Sunday, February 28, 2010

Springtime S.O.S.

Last day of February, 32 degrees and snow on the ground.
The air is crisp and clean -
sound travels far.

The birds sing a song in Morse code.
Nuthatches, drumming woodpeckers, chipping titmice and chickadees -
they provide the dots,
While the plaintive "coo's" of the Mourning Doves simulate the dashes.

They heard my S.O.S message: "Tired of winter. Stop."

Their reply:
"Spring is coming. Stop.
Be patient. Stop.
Keep feeding us. Don't stop."

Saturday, February 27, 2010

Beep, beep - Toot, toot

I got a very surprising email the other day. It was from a nice lady I don't know, and she told me that my blog had been included on some list. What list? A list of 50 Amazing Nature Photography Bloggers. Say whaaaa? Heather of the Hills is included among a list of top-notch nature photo bloggers, many of which I follow regularly and admire greatly. So yeah, I'm tooting my own horn a little bit here. Thanks for allowing me to do so. (Many thanks go to Emma for including me in the list. I am so honored and grateful!)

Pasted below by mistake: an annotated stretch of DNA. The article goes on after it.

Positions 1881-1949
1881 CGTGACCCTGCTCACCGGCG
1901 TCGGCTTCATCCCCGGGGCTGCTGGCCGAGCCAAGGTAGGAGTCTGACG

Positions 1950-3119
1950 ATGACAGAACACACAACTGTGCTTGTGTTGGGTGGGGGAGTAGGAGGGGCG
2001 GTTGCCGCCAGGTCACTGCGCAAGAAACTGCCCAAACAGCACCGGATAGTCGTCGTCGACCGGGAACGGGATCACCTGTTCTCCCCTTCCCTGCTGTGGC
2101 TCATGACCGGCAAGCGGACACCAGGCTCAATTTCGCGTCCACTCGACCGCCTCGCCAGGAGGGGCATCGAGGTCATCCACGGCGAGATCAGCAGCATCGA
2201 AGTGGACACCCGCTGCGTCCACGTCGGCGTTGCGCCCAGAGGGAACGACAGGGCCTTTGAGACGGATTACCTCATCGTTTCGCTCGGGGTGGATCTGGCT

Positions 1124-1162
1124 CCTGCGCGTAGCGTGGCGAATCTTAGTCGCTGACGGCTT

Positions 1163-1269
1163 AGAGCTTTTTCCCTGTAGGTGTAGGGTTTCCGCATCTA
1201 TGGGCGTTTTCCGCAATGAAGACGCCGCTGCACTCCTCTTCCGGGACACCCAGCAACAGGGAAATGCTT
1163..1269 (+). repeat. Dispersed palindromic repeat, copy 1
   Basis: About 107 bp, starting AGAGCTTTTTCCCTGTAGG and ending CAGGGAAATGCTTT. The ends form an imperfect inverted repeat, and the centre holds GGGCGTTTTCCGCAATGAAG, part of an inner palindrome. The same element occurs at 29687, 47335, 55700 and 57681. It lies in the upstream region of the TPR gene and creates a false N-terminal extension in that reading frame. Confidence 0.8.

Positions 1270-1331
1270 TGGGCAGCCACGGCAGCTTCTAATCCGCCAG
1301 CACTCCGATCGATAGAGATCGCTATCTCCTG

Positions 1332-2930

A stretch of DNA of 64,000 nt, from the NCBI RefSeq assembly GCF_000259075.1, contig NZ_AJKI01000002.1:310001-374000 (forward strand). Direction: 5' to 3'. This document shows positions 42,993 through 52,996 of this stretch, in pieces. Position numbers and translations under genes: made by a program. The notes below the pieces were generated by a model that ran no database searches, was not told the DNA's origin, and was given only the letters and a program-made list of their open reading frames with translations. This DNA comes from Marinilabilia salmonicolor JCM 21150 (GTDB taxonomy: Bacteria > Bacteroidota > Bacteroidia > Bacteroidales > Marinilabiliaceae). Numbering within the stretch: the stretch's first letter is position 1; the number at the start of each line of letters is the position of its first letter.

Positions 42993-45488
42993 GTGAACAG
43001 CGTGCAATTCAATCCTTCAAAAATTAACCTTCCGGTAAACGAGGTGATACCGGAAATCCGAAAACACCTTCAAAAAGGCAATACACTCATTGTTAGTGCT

This photo was enhanced quite a bit in Picasa. In the original, the clouds had just the slightest tint of pink to them, so I decided to accentuate that a bit. I also kicked up the contrast and brought out the shadows to make the trees "pop" better against the snow.

By the way, we got even more snow this weekend. It's almost March, and we still have snow. I can't believe it. Oh well. I'm just quietly biding my time until spring, eagerly awaiting the return of the Eastern Phoebe to our woods and the bloom of the Mayapple "forest".

Wednesday, February 24, 2010

Ice: An Intimate Portrait

Two hydrogen atoms and one oxygen atom,
multiplied by millions and frozen -
fused together to create a masterpiece.

Sheets, diamonds, bubbles,
Edgy and fluid, jagged and round -
shape shifter.

Flowing, rippling, dripping -
Pulsing, breathing, living.
Water drops like heart beats.

Thawing and freezing,
Expand and contract.


Tuesday, February 23, 2010

Up close with the ice